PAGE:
What to Do if a Former Employer Has Defamed You

“No one can have a higher opinion of him than I have,
and I think he’s a dirty little beast.”
– William S. Gilbert

ACTUAL CASE HISTORY: For about one year, Rick, 48, had served a large, Midwestern telecommunications company as its Director of New Business Development. He’d been recruited while working for a mid-sized cable company headquartered in New England, where he had fulfilled the same role. At both companies he was well-liked, though hard-driving with his staff, and extremely successful. Rick was particularly creative in the kinds of business partnerships he was able to conceive, pursue, and complete. He had a knack for making both sides of a transaction feel like there was only one side, and they were both on it.

On a business trip to New York, Rick had dinner with a prospective client. She was the Chief Marketing Officer of a large electronics retailer based in New Jersey. Rick had developed cross-promotional contests with her at his last job, in which her company’s telephones and his company’s telephone services were jointly promoted and marketed. These efforts had proven successful for both companies, and he was hoping to develop a similar business partnership with her company for his new employer. Over their years of working together, she had become more than a mere business colleague of Rick, but had become something of a trusted friend, as well.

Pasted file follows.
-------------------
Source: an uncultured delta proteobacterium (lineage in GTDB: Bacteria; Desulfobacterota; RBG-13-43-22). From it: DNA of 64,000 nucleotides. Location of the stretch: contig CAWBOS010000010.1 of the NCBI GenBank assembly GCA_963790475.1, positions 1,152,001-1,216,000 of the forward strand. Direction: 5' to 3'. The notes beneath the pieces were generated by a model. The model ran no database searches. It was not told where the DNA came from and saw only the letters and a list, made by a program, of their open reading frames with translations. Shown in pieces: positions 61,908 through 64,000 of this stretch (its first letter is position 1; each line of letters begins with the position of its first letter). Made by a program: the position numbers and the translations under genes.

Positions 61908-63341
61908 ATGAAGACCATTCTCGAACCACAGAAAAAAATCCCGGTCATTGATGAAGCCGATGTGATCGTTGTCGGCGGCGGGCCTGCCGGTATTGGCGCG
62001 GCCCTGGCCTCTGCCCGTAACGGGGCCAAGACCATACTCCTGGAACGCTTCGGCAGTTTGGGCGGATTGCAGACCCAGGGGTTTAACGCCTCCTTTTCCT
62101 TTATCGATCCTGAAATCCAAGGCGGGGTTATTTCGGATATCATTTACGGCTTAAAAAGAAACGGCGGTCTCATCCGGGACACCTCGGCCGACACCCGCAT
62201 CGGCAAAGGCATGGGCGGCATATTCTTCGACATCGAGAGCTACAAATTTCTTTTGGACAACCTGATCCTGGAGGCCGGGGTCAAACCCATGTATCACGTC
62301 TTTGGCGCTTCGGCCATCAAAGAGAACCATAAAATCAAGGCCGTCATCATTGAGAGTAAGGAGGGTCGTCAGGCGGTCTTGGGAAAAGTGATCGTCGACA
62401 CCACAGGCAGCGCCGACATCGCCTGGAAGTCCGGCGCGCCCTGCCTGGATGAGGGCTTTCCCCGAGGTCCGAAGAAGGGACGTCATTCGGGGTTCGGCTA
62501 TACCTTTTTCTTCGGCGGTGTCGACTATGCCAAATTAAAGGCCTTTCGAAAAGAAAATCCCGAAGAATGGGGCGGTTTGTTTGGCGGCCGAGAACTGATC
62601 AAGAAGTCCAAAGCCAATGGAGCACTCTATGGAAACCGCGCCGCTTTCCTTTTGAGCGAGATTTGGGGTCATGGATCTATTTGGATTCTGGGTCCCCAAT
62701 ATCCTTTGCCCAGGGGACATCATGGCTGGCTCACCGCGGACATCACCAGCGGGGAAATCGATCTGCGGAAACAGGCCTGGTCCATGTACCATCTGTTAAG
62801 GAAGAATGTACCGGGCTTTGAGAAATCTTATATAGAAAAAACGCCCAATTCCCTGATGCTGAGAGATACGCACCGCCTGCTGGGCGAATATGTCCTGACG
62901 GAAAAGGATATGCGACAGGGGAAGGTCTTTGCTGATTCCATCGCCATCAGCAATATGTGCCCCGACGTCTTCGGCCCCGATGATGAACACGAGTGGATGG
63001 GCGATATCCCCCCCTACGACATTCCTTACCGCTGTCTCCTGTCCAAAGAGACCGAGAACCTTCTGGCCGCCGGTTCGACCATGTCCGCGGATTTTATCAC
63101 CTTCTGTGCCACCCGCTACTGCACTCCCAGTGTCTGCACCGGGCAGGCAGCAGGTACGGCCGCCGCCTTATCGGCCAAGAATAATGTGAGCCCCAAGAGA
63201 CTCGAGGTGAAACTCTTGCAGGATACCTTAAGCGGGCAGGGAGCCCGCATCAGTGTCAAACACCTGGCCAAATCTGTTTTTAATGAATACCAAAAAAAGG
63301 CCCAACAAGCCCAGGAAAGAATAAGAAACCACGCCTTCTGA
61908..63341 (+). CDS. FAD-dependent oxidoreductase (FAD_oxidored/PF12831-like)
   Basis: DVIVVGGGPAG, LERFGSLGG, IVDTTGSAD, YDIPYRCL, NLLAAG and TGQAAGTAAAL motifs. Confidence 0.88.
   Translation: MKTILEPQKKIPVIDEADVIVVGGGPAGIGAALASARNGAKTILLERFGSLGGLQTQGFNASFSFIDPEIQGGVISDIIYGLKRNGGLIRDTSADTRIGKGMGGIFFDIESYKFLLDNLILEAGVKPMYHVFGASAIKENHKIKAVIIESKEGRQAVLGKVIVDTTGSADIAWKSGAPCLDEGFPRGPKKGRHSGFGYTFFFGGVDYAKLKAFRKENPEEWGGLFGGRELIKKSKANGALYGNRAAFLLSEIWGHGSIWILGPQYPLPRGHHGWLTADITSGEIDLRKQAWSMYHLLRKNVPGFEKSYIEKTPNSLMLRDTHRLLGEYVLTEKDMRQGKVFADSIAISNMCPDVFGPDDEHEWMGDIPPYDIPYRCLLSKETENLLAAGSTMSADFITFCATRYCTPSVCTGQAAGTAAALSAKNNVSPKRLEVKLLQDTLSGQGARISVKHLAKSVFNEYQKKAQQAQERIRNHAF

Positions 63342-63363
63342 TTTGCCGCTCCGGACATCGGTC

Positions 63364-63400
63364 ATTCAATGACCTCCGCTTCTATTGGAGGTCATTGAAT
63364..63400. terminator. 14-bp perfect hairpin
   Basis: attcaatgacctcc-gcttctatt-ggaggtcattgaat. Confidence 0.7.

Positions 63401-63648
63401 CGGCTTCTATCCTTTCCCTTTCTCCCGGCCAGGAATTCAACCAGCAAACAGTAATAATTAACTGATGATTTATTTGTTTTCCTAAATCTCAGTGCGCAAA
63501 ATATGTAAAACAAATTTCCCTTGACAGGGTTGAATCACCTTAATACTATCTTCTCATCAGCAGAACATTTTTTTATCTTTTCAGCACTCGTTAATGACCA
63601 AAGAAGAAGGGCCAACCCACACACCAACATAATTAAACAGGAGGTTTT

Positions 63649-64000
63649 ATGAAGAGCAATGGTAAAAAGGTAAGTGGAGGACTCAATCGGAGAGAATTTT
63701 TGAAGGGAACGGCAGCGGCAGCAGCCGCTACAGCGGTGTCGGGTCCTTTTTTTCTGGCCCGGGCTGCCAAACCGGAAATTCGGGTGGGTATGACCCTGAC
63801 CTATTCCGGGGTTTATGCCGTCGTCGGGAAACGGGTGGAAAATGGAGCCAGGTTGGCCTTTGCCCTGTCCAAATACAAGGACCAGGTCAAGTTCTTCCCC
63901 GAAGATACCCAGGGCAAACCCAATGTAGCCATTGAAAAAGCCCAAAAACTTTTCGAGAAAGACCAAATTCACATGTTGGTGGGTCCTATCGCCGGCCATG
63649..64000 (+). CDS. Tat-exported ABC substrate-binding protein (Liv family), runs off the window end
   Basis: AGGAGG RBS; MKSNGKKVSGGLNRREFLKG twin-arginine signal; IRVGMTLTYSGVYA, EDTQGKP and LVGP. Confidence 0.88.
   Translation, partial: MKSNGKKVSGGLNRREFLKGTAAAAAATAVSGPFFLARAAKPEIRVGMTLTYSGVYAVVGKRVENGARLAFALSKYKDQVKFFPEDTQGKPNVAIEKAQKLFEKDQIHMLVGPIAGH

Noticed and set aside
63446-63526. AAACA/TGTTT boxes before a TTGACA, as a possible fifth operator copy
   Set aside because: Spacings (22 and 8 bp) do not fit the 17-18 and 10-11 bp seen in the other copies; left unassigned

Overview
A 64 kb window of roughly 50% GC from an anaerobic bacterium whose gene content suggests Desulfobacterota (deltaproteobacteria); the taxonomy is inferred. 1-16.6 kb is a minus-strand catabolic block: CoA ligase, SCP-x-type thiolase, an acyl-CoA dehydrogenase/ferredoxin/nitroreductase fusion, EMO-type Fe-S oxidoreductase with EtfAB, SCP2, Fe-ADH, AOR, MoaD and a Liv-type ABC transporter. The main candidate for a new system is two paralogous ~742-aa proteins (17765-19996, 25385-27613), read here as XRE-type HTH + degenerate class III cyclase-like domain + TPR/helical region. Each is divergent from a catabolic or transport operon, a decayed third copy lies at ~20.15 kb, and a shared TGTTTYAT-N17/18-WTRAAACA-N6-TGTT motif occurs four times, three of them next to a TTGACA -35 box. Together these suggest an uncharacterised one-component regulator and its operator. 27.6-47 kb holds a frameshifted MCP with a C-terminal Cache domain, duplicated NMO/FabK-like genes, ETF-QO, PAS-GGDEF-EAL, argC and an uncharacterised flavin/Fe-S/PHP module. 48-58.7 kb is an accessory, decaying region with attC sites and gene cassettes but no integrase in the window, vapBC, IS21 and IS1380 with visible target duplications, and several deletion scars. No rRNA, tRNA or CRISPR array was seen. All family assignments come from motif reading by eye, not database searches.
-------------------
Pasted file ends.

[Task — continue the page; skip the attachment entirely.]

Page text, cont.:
During their dinner conversation, the Chief Marketing Officer shared with Rick, on a confidential basis, what she had been told the week before by Rick’s boss at his former employer: that Rick had been asked to leave the cable company due to his “questionable business practices.” More particularly, Rick’s former boss had told her, Rick had apparently offered “envelopes of cash” to get business deals done. Rick couldn’t believe his ears, felt like he could barely breathe, and lost his appetite for dinner.